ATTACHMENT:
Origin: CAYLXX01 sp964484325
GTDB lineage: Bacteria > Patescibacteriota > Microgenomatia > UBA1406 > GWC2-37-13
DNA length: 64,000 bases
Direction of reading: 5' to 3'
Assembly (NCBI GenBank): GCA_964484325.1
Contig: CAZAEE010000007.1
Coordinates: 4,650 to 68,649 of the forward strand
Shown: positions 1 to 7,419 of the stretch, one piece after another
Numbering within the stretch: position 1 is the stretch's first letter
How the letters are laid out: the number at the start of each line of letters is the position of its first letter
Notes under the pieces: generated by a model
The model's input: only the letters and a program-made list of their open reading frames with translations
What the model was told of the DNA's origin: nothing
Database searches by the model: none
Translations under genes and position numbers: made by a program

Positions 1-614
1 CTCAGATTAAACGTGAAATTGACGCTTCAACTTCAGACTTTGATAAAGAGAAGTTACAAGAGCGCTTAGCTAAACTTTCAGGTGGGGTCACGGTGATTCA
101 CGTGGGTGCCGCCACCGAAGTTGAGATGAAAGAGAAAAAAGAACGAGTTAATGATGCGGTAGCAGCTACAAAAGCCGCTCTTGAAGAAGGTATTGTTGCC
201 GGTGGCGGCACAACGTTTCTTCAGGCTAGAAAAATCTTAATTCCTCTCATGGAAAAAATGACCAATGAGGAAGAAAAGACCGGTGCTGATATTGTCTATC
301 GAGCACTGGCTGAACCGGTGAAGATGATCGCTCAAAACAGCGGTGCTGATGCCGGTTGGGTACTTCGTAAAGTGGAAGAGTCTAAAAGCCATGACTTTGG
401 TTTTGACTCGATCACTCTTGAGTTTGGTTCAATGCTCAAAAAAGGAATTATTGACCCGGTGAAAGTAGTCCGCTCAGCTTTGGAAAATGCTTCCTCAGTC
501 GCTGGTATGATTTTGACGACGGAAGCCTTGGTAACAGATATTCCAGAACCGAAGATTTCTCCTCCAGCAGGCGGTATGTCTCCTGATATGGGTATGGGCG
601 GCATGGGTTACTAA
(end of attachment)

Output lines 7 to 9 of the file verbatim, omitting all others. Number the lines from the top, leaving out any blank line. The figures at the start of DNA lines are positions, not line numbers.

Coordinates: 4,650 to 68,649 of the forward strand
Shown: positions 1 to 7,419 of the stretch, one piece after another
Numbering within the stretch: position 1 is the stretch's first letter